info@evraitalia.it

+39 0973 624 687

Top

GOJIRED®

Goji (Lycium barbarum) extract:
a comparative study on biological properties and healthy effects, tested with University of Calabria

 

Lycium barbarum fruits, also known as goji berries, are well known for their beneficial and healthy effects.
Gojired® extract contains many nutrients with high biological activity such as polysaccharides but it’s also rich in carotenoids:
zeaxanthin is the most represented carotenoid in the fruit (31–56% of the total carotenoid content).
Zeaxanthin preferentially accumulates in the human brain and exerts a neuroprotective activity reducing oxidative stress and regulating inflammatory damage.

Gojired® extract is obtained from Italian Goji berries cultivated in Calabria (Sibari Plain), in the Southern of Italy.


Due to its biological properties and the high level of carotenoids, Gojired® can be used as an innovative ingredient to prevent:

cognitive disorders   mental impairments   neurodegenerative diseases   oxidative damages


The antioxidant properties have been evaluated and tested in collaboration with University of Calabria using the following assays:

ORAC DPPH ABTS

Gojired® extract obtained from Calabrian Goji has higher levels of carotenoids expressed as zeaxanthin compared to other goji extracts, probably due to the sun exposure and the Mediterranean climatic conditions of Sibari Plain.

Moreover, for its carotenoid content, Gojired® can be used in cosmetic application for skin photoprotection, reducing UV-induced free radicals.


BIBLIOGRAPHY

1. Pharmacopoeia Hungarica, 7th ed. Budapest, Hungarian Pharmacopeia Commission, Medicina Kanyvkiado, 1986. 3. Bedevian AK. Illustrated polyglottic dictionary of plant names in Latin, Arabic, Armenian, English, French, German, Italian and Turkish languages. Cairo, Argus & Papazian Press, 1936. 4. Hänsel R et al., eds. Hagers Handbuch der pharmazeutischen Praxis. BD. 6: Drogen P-Z, 5th ed. Berlin, Springer-Verlag, 1994.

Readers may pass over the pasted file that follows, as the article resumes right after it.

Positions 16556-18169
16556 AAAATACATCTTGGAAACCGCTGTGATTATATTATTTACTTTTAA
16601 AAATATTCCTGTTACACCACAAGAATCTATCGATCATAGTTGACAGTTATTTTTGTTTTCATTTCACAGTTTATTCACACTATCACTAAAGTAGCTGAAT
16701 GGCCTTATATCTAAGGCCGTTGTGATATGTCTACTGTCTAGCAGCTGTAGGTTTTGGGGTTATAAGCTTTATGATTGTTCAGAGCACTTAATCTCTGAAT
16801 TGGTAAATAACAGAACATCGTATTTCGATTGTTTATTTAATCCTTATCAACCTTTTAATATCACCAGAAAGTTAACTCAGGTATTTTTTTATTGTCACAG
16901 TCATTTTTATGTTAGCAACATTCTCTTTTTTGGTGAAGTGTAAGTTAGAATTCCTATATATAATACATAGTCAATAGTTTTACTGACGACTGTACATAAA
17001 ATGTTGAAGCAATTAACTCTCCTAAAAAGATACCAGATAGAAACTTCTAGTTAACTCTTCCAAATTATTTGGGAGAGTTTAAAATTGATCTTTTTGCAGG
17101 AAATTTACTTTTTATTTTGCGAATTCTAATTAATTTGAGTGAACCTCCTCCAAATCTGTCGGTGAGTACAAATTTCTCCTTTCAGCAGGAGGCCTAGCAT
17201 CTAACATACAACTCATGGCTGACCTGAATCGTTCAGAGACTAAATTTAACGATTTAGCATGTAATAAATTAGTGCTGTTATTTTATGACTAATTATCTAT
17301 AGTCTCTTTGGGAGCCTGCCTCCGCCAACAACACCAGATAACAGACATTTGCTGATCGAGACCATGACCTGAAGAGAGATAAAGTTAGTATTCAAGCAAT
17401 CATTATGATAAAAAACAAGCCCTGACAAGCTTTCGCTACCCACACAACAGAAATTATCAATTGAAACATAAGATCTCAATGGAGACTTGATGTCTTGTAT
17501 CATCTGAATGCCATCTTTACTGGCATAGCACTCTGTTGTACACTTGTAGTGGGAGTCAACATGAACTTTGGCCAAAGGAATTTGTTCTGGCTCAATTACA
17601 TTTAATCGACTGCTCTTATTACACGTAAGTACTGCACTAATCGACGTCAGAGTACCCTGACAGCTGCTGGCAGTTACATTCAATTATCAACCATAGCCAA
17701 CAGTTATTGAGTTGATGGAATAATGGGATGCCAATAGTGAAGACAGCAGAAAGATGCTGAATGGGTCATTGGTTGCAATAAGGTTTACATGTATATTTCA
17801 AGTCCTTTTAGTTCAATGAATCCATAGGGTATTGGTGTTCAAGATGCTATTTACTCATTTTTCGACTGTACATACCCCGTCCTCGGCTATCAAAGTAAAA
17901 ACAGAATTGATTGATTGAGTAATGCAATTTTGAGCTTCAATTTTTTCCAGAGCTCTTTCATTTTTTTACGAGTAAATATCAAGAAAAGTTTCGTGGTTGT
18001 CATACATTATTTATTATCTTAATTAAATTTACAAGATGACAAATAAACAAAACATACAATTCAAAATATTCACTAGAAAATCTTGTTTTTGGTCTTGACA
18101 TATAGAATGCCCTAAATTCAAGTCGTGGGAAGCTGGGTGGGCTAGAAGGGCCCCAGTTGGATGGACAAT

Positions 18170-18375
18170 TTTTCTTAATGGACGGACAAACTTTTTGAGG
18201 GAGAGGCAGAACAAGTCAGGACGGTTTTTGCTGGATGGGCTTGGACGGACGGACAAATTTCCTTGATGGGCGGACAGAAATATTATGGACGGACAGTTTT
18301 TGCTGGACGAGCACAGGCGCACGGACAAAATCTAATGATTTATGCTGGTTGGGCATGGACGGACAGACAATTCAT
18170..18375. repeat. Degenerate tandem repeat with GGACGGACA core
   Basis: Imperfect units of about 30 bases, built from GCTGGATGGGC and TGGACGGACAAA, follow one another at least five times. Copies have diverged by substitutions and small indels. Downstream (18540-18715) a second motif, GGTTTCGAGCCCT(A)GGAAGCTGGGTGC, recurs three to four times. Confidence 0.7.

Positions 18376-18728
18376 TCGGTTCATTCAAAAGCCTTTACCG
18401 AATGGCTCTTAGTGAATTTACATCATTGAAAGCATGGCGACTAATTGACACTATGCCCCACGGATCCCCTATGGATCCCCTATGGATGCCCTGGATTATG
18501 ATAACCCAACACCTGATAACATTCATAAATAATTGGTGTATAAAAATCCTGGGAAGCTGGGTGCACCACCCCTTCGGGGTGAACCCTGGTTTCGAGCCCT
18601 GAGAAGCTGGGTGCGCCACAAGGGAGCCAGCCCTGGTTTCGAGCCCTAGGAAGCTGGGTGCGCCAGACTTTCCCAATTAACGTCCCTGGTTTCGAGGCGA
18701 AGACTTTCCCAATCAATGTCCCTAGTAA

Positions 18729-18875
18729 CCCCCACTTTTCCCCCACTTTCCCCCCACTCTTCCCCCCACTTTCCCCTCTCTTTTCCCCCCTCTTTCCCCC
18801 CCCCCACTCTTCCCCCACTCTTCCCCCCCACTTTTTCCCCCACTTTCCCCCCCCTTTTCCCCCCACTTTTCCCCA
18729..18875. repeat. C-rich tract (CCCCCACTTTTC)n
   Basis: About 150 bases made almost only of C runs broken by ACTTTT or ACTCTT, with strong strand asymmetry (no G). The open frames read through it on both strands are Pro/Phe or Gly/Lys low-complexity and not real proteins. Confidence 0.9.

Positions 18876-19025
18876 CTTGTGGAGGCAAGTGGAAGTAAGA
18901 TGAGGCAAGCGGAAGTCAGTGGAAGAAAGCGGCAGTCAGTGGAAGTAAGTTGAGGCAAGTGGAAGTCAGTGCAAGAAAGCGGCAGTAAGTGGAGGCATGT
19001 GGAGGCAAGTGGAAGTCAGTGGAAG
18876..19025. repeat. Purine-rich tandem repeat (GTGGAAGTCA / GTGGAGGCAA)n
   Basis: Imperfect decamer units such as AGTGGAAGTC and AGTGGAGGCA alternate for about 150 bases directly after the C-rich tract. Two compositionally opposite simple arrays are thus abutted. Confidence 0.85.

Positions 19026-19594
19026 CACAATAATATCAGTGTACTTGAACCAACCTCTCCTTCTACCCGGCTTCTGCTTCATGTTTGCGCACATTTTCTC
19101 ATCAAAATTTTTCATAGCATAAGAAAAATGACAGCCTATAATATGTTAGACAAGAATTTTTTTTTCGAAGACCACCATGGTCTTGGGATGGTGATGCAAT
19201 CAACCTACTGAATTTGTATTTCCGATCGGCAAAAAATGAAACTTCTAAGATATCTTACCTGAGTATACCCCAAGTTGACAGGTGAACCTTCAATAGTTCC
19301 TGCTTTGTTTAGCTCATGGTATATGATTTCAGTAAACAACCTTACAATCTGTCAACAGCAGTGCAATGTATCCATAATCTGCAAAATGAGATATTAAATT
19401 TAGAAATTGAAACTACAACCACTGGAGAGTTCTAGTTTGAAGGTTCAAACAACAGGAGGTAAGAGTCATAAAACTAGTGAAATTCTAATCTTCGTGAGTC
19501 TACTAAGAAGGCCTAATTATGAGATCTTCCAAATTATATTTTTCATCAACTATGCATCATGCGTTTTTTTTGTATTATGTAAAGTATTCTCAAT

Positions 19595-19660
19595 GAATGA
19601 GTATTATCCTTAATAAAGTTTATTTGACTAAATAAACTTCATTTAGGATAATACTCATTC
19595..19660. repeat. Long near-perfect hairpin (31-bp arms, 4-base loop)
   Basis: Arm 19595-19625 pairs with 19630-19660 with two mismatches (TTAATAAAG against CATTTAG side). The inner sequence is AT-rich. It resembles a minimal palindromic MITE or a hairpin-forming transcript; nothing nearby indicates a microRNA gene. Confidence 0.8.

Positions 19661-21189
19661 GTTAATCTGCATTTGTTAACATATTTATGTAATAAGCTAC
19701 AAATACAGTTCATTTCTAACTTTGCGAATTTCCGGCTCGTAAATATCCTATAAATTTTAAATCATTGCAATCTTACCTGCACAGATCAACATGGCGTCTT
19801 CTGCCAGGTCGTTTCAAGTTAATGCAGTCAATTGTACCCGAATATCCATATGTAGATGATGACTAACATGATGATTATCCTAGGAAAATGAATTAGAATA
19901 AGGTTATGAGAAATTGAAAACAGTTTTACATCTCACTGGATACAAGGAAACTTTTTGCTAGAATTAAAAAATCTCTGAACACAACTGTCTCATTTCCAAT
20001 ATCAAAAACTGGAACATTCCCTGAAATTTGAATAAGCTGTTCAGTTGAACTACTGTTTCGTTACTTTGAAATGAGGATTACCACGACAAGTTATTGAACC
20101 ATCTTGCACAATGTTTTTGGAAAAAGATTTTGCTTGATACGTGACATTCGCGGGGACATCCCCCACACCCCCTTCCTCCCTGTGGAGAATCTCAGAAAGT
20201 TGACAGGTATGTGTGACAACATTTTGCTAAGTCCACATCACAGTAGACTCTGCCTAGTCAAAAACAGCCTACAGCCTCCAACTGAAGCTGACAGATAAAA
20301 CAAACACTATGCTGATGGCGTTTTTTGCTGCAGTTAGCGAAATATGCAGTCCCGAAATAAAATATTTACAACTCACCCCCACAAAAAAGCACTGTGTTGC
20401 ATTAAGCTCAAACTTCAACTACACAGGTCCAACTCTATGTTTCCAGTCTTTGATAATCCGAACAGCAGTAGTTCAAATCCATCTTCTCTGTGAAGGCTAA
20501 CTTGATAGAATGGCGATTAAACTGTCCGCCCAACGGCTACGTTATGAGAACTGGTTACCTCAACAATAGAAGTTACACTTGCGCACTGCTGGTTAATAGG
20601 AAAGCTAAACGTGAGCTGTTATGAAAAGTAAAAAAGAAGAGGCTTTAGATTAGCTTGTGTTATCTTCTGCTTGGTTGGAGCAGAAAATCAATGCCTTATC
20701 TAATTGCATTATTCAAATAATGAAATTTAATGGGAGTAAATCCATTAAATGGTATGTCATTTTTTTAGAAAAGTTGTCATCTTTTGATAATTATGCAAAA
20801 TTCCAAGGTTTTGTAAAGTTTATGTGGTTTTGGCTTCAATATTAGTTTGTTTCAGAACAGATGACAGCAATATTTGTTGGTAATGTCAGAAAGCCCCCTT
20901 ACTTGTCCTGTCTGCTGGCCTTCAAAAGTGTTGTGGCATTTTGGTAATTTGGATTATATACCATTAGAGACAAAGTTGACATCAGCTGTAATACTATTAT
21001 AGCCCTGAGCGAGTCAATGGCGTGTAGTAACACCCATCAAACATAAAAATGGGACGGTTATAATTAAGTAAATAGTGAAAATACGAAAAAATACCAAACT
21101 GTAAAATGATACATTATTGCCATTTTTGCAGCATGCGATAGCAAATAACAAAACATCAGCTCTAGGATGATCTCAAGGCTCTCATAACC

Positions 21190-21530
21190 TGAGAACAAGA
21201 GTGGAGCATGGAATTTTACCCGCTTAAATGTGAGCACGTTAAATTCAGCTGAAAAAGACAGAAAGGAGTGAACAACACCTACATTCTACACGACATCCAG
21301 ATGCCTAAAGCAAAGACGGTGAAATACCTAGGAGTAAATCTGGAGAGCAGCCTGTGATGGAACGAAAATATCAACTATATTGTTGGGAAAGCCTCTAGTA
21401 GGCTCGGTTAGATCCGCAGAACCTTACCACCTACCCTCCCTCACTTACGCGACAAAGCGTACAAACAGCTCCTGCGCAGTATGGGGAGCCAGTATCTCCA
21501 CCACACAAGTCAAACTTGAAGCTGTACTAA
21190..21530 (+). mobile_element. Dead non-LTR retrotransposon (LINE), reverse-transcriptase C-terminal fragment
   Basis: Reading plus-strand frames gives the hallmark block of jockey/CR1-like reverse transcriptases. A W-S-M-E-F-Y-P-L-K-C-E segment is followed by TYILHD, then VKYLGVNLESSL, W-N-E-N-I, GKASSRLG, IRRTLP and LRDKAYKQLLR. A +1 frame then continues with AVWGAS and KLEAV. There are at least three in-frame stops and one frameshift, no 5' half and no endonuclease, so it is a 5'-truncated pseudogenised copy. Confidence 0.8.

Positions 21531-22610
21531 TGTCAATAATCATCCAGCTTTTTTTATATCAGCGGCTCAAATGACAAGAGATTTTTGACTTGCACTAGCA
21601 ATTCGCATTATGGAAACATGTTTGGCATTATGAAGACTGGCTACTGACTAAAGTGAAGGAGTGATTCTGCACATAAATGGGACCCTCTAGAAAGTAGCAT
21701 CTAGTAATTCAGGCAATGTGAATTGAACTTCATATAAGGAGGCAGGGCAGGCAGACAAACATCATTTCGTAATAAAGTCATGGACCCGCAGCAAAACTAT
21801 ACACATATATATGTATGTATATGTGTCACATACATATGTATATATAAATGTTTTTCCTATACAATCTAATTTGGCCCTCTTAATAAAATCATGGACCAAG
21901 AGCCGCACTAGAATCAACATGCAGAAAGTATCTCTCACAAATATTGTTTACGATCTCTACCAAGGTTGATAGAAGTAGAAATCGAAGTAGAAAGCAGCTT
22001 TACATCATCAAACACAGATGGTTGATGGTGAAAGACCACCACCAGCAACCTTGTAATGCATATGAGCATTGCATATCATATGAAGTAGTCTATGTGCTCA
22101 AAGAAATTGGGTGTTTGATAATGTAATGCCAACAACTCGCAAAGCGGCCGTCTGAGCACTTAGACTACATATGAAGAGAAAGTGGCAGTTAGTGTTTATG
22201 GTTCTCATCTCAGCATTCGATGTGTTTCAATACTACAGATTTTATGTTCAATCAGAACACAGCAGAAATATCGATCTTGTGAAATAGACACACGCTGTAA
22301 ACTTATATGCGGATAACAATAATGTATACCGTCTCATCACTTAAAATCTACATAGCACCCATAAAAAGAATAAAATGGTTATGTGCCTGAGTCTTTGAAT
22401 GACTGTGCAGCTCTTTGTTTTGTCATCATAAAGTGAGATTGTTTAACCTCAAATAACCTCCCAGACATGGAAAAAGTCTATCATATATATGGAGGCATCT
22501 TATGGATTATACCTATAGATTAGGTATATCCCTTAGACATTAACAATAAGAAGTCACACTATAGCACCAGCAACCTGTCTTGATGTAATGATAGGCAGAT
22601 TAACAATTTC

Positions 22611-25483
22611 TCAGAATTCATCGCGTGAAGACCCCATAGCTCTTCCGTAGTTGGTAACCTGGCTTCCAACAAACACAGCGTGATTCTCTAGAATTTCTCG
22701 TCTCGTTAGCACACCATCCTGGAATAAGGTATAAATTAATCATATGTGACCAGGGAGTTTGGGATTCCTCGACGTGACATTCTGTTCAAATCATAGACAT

2. British herbal pharmacopoeia. London British Herbal Medicine Association, 1996.
3. Farnsworth NR, ed. NAPRALERT database. Chicago, University of Illinois at Chicago, IL, February 9, 1998 production (an online database available directly through the University of Illinois at Chicago or through the Scientific and Technical Network (STN) of Chemical Abstracts Services).
4. Bisset NG. Herbal drugs and phytopharmaceuticals. Boca Raton, FL, CRC, CRC Press, 1994.
5. Youngken HW. Textbook of Pharmacognosy, 6th ed. Philadelphia, PA, Blakiston, 1950.
6. Backer CA, Backhuisen van der Brink RC, eds. Flora of Java. Vol. 2. Noordhof, NVP, 1965.
7. Quality control methods for medicinal plant materials. Geneva, World Health Organization, 1998.
8. European pharmacopoeia, 3rd ed. Strasbourg, Council of Europe, 1996.
9. Guidelines for predicting dietary intake of pesticide residues, 2nd rev. ed. Geneva, World Health Organization (document WHO/FSF/FOS/97.7). OMS: monografie di piante medicinali 186
10. ESCOP monographs on the medicinal use of plant drugs. Fascicule 1. Elburg, European Scientific Cooperative on Phytotherapy, 1996. 15. Blumenthal M et al., eds. The complete German Commission E monographs. Austin, TX, American Botanical Council, 1998.
11. Wöbling RH, Milbradt R. Klinik und Therapie des Herpes simplex. Der Allgemainarzt. Vorstellung eines neuen phytotherapeutischen Wirkstoffes. Therapiewoche, 1984, 34:1193-1200.
12. Vogt HJ et al. Melissenextrakt bei Herpes simplex. Allgemeinarzt, 1991, 13:832-841.
13. Wölbling RH, Leonhardt K. Local therapy of herpes simplex with dried extract from Melissa officinalis. Phytomedicine, 1994, 1:25-31
14. JOON-SIK KIM ET AL.: ‘Screening of Anti-angiogenic Activity from Plant Extracts’ KOR. J. PHARMACOGN. vol. 37, no. 4, 2006, pages 253 – 257


 CERTIFICAZIONI